Top 10 Hardest/Most Rewarding Gaming Challenges

Many will say games are meant to be played for enjoyment. Others are masochistic and love their gaming challenges, no matter how extreme and demanding the game may be. We’ve all had our share of moments where not only did we play a game on the hardest difficulty, we’ve completed certain stipulations to unlock bonuses or just for that extra sense of satisfaction. Here are my top 10 hardest gaming challenges:

– Devil May Cry (PS2): Completing Dante Must Die Mode

The original Devil May Cry stands as one of my favorite games of all time. The fast, fluid combat system integrated with firearms and swordplay really worked well and the soundtrack was a driving factor for me to keep playing the game. However, I remember my friend telling me how he tackled and beat Dante Must Die mode and I thought, “What the hell. I’ll give it a shot too.” One of the most infuriating experiences I’ve ever had in gaming. The name of the mode was not kidding. The game was out to kick your ass inside-out. Beating this was rewarding as you earned Super Dante which allowed you to play the game over with unlimited devil trigger. Only thing was, you never wanted to see this game again for quite some time after proving that Dante Mustn’t Die.

– Ninja Gaiden (Xbox/PS3): Master Ninja Difficulty with No Upgrades

Another one of my personal favorite games. Ninja Gaiden has usually been a console seller for me. I got an Xbox just to play the original. I sold my Xbox to get a PS3 with Ninja Gaiden Sigma. Now, Ninja Gaiden Sigma Plus is coming out for the PS Vita’s launch which will no doubt be my first game (alongside Uncharted: Golden Abyss). One day, I was talking to my brother about Ninja Gaiden Sigma and he was telling me how he beat the game without ever using Ninpo, upgrading health or upgrading any of the weapons because he simply was too engrossed in the game that he forgot about upgrading. Well, I decided to 1-up his “challenge” and thought, “Well, I’ll just do that but on Master Ninja difficulty.” Probably not the smartest thing I’ve ever brought on myself as the game caused me to say words that many would find incredibly unpleasant. With some hardcore dedication, it appeared the impossible was actually possible…even beating Alma! You don’t earn anything for this specific stipulation other than pride. A proud achievement and one that I challenge those who haven’t dared this before.

– Shinobi (PS2): Completing Super Mode

Another ninja game that drove many to the edge. Shinobi for the PS2 was a very good game in my personal opinion and had me hooked into trying to complete the game 100 percent. This meant getting every Oboro Coin in each stage and completing every difficulty. I heard that you unlocked “Stage-EX” for collecting all the Oboro Coins on Super Mode difficulty and since there was no video of what the level looked like, I was determined to take on the challenge. Well, for those who don’t know how Shinobi plays on the PS2, your sword has a meter that if not fed with the souls of those you kill, it will consume your soul. It was an interesting premise but on Super Mode, it was the complete opposite. The meter would deplete stupid fast and it was bad enough that the enemies did a ton of damage to you. Oh, and this game was old-school hard by not providing any checkpoints mid-mission. The only checkpoint you had was at a boss and this game had some of the most difficult bosses in gaming history…especially the cheap-as-hell final boss. Well, when all was said and done, I unlocked Stage-EX and expected something really neat. It was nothing but a ninja trial stage that tested your skills. Are you serious? Wasn’t completing Super Mode enough?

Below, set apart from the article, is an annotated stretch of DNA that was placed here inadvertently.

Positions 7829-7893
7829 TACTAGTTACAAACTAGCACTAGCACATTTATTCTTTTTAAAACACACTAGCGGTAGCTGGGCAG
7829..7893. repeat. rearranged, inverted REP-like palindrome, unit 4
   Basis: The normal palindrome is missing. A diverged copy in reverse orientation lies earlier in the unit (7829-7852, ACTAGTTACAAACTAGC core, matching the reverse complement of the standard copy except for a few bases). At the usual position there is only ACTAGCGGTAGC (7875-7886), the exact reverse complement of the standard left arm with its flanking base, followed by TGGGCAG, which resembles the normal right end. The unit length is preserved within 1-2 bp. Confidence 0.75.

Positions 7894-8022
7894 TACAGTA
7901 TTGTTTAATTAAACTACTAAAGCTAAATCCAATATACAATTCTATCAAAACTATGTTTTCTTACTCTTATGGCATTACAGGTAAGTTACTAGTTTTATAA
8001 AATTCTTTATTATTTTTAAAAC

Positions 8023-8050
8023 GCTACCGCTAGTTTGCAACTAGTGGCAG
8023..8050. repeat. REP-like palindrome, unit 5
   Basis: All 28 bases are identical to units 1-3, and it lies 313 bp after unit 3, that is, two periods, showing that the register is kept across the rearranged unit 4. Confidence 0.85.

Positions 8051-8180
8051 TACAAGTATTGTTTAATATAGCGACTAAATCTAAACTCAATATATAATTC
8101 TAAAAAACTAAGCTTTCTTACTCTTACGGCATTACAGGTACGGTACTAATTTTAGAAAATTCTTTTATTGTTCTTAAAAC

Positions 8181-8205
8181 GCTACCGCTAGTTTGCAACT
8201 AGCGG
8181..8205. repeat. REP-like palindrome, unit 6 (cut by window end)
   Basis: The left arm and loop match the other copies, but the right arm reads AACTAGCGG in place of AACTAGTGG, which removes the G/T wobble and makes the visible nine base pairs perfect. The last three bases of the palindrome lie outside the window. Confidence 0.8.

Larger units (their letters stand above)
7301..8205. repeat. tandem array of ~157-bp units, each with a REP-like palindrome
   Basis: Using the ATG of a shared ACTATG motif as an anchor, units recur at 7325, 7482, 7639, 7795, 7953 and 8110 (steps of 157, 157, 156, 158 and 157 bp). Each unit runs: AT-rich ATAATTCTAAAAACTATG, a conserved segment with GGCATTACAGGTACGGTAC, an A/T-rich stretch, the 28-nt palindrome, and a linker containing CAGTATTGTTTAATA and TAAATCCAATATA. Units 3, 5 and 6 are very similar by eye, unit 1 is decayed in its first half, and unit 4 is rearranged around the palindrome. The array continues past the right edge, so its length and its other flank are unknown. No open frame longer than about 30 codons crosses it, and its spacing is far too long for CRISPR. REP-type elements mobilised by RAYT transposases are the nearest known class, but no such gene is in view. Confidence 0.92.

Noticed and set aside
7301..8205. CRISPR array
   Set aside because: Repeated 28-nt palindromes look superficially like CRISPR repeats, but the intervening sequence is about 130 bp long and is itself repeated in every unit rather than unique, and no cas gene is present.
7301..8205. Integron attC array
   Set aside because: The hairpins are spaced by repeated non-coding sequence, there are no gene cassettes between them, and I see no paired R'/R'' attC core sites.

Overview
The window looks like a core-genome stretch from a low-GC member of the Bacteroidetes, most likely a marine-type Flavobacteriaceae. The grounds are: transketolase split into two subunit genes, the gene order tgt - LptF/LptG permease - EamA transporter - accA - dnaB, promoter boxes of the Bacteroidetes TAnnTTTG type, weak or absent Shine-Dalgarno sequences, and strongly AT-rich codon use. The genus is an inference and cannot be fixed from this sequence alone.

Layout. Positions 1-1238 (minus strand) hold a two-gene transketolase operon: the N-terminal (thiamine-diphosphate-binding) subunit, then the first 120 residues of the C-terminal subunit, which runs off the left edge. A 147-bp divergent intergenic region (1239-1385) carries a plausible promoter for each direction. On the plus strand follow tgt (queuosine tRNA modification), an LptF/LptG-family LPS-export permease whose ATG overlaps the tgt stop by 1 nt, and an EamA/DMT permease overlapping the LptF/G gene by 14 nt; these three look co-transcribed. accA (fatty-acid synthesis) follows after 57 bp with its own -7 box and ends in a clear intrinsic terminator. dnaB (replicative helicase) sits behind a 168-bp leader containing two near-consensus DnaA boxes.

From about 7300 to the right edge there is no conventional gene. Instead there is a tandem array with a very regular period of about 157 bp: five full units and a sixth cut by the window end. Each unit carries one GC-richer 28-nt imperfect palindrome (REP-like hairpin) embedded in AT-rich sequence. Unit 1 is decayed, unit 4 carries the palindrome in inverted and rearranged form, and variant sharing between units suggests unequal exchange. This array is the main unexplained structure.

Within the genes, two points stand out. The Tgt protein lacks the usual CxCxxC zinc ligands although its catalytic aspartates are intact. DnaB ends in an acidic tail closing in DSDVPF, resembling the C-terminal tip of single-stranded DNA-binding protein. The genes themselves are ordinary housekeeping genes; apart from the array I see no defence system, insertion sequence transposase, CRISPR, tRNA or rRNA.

– Goldeneye 007 (N64): 00 Agent on the Aztec Level

Ah Goldeneye…so many memories, so many infuriating controller throws at the TV. Completing 00 Agent in Goldeneye was no easy task, but it was certainly doable with enough devotion, patience and memorization. Aside from the broken Train level where you had to laser the floor and escape with the brain-dead Natalya (who for some reason loved to stay in the train and blow up), there was one level that separated the gamers with the hardcore gamers, the Aztec.

When you start a level with the wall opening in front of you and a barrage of bullets are flying at you from far away (all with pinpoint accuracy might I add), you know you’re in hell. Once you got past the room where you had to escape the launch shuttle sequence by shooting a vent and going through there, enemies had Moonraker Lasers that did a ridiculous amount of damage to you. The easiest objective to do in this level was kill Jaws because you can exploit the AI into just running circles on the staircase and you pummeling him with lasers. However, once you beat him, you had to backtrack all the way to the beginning of the level and insert a tape in the bulletproof control center. Then, an onslaught of enemies would come after you and you had move forward again to insert another tape into the launch console. Finally, it was here where you were sweating bullets and hoping that no one would sneak up and kill you because you had a time limit that initiated the launch sequence. All you needed to do was wait for the launch to go off and stand your ground…until something wrong happens and you have to run and activate yet another switch.